What does this have to do with me? For I am only one person, disabled by rheumatoid disease and presently wearing adult diapers as I learn to cope with interstitial cystitis. There is nothing grand about my circumstances except the incredible wattage of love that fills my environment: the love of husband, family and friends; the love of the one infinite Creator; the love of me for myself that enables me to lift above the physical discomfort of the moment to focus upon my deeper work today.

A third book we are reading in Morning Offering, entitled Handbook for the New Paradigm, offered this wisdom today:

"It is your resolve to bring this new archetype of experience into being that holds the progress made in place so that the building of the pattern can continue.

"Visualize the pattern of a snowdrop only now beginning to crystallize from a drop of water. Just the very beginning of one corner of what will be a unique picture is happening. You are not only watching the creation of something uniquely beautiful, you are providing the focus that will cause it to happen."

I am providing - we all are providing - the focus for the formation of new and healing ideas that can help us shift our consciousness from the worldly to the sacred, in order that we may help to create a new experience of the world for those who come after us. As we resolve to serve the Creator and offer our gifts in service to others, we maintain that focus which believes that a whole new world is possible.

In the Old Testament this morning, we were reading the first chapter of Second Chronicles, and chiming right in with the theme for the day in my own inner life, came King Solomon. Offered anything he wishes by the Lord, he says, "Give me now wisdom and knowledge".

As I write, my morning has swirled from the chapel to the office. My intention today in writing this article was to look more deeply at last week's discussion of dignity and worth.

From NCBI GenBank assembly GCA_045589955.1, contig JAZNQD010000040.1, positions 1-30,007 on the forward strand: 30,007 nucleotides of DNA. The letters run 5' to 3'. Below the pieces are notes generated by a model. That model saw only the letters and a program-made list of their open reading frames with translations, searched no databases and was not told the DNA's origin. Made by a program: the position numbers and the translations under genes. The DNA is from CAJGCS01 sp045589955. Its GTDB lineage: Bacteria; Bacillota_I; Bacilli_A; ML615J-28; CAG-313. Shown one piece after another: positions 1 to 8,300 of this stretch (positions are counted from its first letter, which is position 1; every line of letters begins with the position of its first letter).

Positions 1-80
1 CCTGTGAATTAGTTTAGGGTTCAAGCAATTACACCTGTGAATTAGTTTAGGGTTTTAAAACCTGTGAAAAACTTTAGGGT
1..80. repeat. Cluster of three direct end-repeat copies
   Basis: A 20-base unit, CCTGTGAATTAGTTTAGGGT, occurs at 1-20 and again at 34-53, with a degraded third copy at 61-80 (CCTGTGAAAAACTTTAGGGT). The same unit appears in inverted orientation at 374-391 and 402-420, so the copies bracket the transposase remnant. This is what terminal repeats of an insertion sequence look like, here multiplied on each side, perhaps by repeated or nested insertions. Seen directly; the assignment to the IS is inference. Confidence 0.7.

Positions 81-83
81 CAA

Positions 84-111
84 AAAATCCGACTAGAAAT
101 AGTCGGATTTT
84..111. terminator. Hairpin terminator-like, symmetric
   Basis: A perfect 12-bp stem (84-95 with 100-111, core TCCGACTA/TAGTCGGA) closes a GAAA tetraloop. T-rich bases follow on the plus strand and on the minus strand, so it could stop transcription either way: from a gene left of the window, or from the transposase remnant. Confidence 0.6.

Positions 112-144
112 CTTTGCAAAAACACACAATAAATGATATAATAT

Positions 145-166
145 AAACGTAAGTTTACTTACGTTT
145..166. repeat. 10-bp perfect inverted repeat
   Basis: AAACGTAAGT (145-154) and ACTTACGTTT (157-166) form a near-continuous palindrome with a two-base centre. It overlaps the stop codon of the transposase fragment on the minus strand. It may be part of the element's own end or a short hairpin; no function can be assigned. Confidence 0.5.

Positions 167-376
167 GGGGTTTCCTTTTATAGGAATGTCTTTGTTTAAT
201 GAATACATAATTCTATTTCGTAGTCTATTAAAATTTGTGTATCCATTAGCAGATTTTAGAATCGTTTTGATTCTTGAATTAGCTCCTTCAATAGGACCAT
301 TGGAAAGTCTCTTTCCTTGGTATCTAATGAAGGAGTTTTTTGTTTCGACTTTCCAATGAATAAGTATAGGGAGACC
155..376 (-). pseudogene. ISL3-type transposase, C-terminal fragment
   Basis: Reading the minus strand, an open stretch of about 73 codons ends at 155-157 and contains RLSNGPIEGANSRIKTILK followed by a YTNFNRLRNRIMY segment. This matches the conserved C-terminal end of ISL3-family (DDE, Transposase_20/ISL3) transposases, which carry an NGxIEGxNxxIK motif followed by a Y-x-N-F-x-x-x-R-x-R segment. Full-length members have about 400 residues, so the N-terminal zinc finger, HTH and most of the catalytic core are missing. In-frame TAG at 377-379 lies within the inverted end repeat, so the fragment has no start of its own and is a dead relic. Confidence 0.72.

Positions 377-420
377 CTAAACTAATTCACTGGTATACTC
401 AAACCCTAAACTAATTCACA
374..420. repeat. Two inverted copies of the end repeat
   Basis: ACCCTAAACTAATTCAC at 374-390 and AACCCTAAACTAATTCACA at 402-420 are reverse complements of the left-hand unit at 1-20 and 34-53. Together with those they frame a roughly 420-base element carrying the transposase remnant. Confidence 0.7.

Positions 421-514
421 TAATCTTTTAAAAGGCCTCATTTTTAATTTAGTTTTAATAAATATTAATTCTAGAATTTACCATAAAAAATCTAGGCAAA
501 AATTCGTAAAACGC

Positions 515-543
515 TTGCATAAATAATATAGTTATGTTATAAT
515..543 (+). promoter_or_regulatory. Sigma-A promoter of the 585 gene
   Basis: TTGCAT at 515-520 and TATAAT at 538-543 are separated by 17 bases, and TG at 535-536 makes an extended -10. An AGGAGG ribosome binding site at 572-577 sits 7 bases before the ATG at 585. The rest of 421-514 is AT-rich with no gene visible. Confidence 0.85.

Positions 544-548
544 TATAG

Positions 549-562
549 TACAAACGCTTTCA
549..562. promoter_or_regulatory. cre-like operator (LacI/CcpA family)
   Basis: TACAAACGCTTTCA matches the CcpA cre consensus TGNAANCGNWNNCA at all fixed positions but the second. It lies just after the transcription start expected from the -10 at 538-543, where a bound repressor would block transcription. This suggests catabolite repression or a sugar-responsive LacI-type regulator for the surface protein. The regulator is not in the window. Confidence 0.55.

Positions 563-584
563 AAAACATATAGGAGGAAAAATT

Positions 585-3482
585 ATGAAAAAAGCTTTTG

Last week, I challenged you to stand up and act, where you see action being necessary.

This week, I challenge you as well as myself to look to the precious inspiration and information which the spirit always has on hand in this present moment. That spiritual guidance which can seem so far away if we lose track of who we are is right here. And the hymn which came up for singing in today's Morning Offering says just that.

The words, by J. M. Neale, are:

"If I ask him to receive me, will he say me nay? Not till earth and not till heaven pass away. Finding, following, keeping, struggling, Is he sure to bless? Saints, apostles, prophets, martyrs answer, 'Yes.' "

It is easy to get lost in the swirl of daily events. Setting aside special times for spiritual seeking, as Jim and I do with our Morning Offering and our Gaia Meditation in the evenings, is one way of coming in from the chilly cleverness of the world and finding ourselves at home in our open hearts.

It is easy for us to doubt our own worth. Coming back to the fundamental realization of ourselves as souls, part of the Godhead principle and citizens of eternity, restores to us our dignity and self-worth. We can dream and imagine. We can love unstintingly the world that we see before us. We can ask the spirit to create us anew, that the forces of compassion and wisdom may remake this weary world.

I open my arms and embrace your spirit. May you feel empowered this day, whatever your circumstances, to offer your very best love to the world, regardless of outer events. May you sense your infinite worth. May you dream a new world into being, a bit at a time, until the new crystalline pattern emerges in all our hearts, perfect in love and understanding.